The top is made in white double gauze, which I purchased at vast expense (by my standards) earlier this summer after I made a blue polka dot double gauze top. I agonized for ages over what pattern to use with it. Double gauze is lovely but it feels really fragile -- it's very easy to snag and stretch. I wanted to avoid anything that involved working the fabric hard, like a shirt with a button placket and collar or anything like that. My original instinct was to make another woven tee pattern from Burda, and really, I should have stuck to that instinct instead of going off-piste with Silhouette 511, a pattern from the very darkest depths of my pattern stash. 

Line drawing of Silhouette 511, from the Silhouette website
I bought this pattern right back at the start of my garment sewing adventures and it's lurked about ever since. At the time, I was drawn to it by the line drawing of the top and by the way that Silhouette advertise their patterns as having cup-sizes.

Front cover of the pattern
If you were buying this, wouldn't you assume that the big banner "with EXCLUSIVE B, C & D cup sizing" on the front of the envelope meant that the pattern would have cup sizes? That was for sure what I assumed. Well, you'd be wrong -- despite the princess seams, which would have made for ideal cup sizing -- there are no cup-sized pieces for this pattern. This false advertising has annoyed me every time I thought about this pattern for the last several years, and frankly I am still annoyed by it now.

The other sizing thing with Silhouette is that they are like "Body measurements won't help you choose a size! You only need finished garment measurements!" Then you're directed to measure a garment you like the fit of and then pick the Silhouette size closest to the finished garment you like. I can see some validity to this argument, and for sure I've measured some favourite garments to get an idea of fit that I like. However, as a pattern company solution to the sizing problem, I can't bring myself to agree with this at all -- I want both the finished garment measurements AND some sense of how much design ease the pattern creator was imagining, even if it's just to say "the model is wearing a top with 6" of ease at the bust" or something, the way that knitting patterns on Ravelry do.


As it turns out, I chose TOTALLY the wrong size. I'm not really trying to shift the blame -- I should have known better -- but I also don't think they made it easy for me to pick the right size, so I am still holding a grudge.

Silhouette 511 on me

So first: this top is the wrong size. I made a size 2, which notionally has 3" of ease vs. my body measurements at bust, waist and hip. It doesn't NOT fit, in the sense that although there are some little drag marks they're mostly from the shirt getting caught up on the cami I'm wearing underneath. However, it's MUCH too close a fit for the design, which was intended as an overshirt.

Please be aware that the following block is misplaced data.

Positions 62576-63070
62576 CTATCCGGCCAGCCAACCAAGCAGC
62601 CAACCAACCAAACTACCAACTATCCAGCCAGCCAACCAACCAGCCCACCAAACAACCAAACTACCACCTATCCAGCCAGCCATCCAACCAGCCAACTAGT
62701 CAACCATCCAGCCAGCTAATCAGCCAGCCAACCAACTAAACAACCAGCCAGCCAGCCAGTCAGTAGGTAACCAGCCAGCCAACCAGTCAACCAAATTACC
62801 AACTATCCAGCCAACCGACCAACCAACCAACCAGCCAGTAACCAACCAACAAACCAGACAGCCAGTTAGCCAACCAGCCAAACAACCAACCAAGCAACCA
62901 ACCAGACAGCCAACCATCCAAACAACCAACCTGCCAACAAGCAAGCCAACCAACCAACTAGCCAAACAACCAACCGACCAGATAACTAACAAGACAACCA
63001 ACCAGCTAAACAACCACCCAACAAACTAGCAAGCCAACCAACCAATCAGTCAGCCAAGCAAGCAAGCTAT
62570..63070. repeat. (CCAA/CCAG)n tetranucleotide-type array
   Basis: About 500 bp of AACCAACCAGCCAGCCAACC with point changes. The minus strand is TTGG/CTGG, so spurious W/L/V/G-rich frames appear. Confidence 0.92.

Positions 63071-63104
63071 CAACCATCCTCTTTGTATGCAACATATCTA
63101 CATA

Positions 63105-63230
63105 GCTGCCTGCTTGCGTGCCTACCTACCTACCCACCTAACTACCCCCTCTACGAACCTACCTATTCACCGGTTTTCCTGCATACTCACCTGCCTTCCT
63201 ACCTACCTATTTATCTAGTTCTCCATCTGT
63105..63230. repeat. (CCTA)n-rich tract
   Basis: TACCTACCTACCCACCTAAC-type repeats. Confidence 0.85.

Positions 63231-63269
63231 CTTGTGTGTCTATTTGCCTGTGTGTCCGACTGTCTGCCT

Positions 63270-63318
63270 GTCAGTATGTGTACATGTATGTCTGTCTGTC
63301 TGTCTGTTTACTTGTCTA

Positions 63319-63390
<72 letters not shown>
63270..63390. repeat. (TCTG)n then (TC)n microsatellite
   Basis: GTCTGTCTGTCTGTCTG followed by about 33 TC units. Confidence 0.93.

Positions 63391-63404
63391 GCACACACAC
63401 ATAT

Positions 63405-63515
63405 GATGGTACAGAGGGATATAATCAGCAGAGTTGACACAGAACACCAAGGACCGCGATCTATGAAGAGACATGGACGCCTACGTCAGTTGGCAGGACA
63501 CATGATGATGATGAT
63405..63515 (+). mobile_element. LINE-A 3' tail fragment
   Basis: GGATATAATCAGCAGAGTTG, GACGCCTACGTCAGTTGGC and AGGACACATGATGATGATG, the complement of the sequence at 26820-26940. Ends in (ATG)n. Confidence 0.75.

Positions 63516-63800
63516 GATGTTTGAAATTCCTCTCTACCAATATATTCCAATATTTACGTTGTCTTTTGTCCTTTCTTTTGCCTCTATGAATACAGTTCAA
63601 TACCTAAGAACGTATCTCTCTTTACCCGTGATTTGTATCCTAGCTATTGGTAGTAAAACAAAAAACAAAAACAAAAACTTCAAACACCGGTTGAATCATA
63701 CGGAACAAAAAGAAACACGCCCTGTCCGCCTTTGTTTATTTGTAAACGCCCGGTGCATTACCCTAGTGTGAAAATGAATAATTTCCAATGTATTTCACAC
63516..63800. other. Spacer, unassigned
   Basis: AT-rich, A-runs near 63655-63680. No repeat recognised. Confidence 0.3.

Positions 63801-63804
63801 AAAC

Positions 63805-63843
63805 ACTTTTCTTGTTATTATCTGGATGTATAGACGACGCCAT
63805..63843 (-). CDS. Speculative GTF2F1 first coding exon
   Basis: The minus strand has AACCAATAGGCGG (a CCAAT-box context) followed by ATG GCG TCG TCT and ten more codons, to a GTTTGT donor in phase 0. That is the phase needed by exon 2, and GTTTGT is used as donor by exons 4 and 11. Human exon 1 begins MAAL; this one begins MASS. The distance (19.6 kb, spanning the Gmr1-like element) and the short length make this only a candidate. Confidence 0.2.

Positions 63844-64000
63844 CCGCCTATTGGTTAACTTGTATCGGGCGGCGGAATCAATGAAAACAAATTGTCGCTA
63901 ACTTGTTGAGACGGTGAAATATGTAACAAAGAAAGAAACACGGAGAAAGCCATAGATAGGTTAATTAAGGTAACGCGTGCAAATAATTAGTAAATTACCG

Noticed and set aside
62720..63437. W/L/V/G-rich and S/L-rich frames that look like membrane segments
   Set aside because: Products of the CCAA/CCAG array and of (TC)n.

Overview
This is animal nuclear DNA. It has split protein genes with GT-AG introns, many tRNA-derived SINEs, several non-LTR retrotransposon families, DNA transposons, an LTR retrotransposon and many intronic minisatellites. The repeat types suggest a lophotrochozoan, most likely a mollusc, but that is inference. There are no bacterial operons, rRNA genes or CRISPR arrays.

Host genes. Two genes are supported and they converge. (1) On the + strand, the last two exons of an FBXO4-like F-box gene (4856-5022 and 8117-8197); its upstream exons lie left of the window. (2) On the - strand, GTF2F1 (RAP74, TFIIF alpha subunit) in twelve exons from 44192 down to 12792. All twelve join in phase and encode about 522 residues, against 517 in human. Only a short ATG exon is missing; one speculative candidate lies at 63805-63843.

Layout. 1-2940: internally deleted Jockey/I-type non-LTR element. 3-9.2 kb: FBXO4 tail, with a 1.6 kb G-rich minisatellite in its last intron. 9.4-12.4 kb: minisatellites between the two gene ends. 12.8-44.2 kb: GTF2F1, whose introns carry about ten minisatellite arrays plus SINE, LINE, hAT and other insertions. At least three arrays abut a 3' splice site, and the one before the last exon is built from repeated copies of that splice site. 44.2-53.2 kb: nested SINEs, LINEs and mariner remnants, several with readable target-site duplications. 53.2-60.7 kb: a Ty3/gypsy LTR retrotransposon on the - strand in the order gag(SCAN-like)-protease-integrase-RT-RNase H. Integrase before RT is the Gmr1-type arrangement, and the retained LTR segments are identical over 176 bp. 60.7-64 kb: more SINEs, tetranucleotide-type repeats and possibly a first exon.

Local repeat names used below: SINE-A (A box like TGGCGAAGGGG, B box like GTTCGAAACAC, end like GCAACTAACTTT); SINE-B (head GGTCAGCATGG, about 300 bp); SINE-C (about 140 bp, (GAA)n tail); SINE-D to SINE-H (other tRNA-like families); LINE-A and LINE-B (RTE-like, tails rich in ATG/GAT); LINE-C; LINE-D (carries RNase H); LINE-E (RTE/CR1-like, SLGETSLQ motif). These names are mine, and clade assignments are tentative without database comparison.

Top pre-sleeve-surgery
I also HATE the sleeves -- I added the photo with my hands on my hips so you get some sense of how the sleeves are constructed and why there are so many vertical wrinkles around the shoulders in the other shots. You can see I ended up cutting off the sleeves, which were weirdly constructed and weirdly shaped, in favour of short-sleeves.

A great deal of my current grumpiness about this top is actually about my own mistakes. I am VERY annoyed with myself for using an expensive piece of fabric to make this and not making a muslin first. I am annoyed because I cut the pattern to size 2 rather than tracing it the way I normally do and now I have one sheet full of the pattern at sizes too large for me (5W-8W) and the pattern at sizes 1-2 and not the size I actually needed. Not that I necessarily want to make it again, because I don't think even at the right size that shoulder/sleeve arrangement would ever suit me.

My cardigan hides the things I don't like, especially those shoulders!
The only SMALL plus is that I actually do like the way the centre front of the top looks on me, even though the fit is closer than I'd like, and it's therefore possible that I'll salvage some wear from it by wearing it under a cardigan. I feel like if I were a different sort of sewer I'd try to frankenpattern the collar, which I really do like a LOT, onto a different pullover shirt that worked better for me. However, I have to admit that I am not at all sure I am that kind of sewer or that I will ever be.

On to more cheerful things: my new Ottobre magazine just turned up in the post, so I shall be perusing that (images and line drawings for the 05/2016 issue are here if you've not seen them yet). I have a bunch of things in mind for the rest of this month but nothing concrete for my next sewing project quite yet.

Friday, 29 July 2016

Knitted Objects 2016: #2 Drop Stitch Scarf in pink



I've been planning to start knitting a jumper on August 1st and I thought I'd best get back into knitting practice. I couldn't face my very boring lace-weight knitting WIP, which I can only bring myself to work on sporadically, so I decided instead to knit this fast little scarf, out of season though it is. This is a pattern I've knitted before, the free Drop Stitch Scarf (Ravelry link). The yarn is Malabrigo Rios in English Rose, which is a subtly variegated pink at the fuchsia/purple end the of pink spectrum.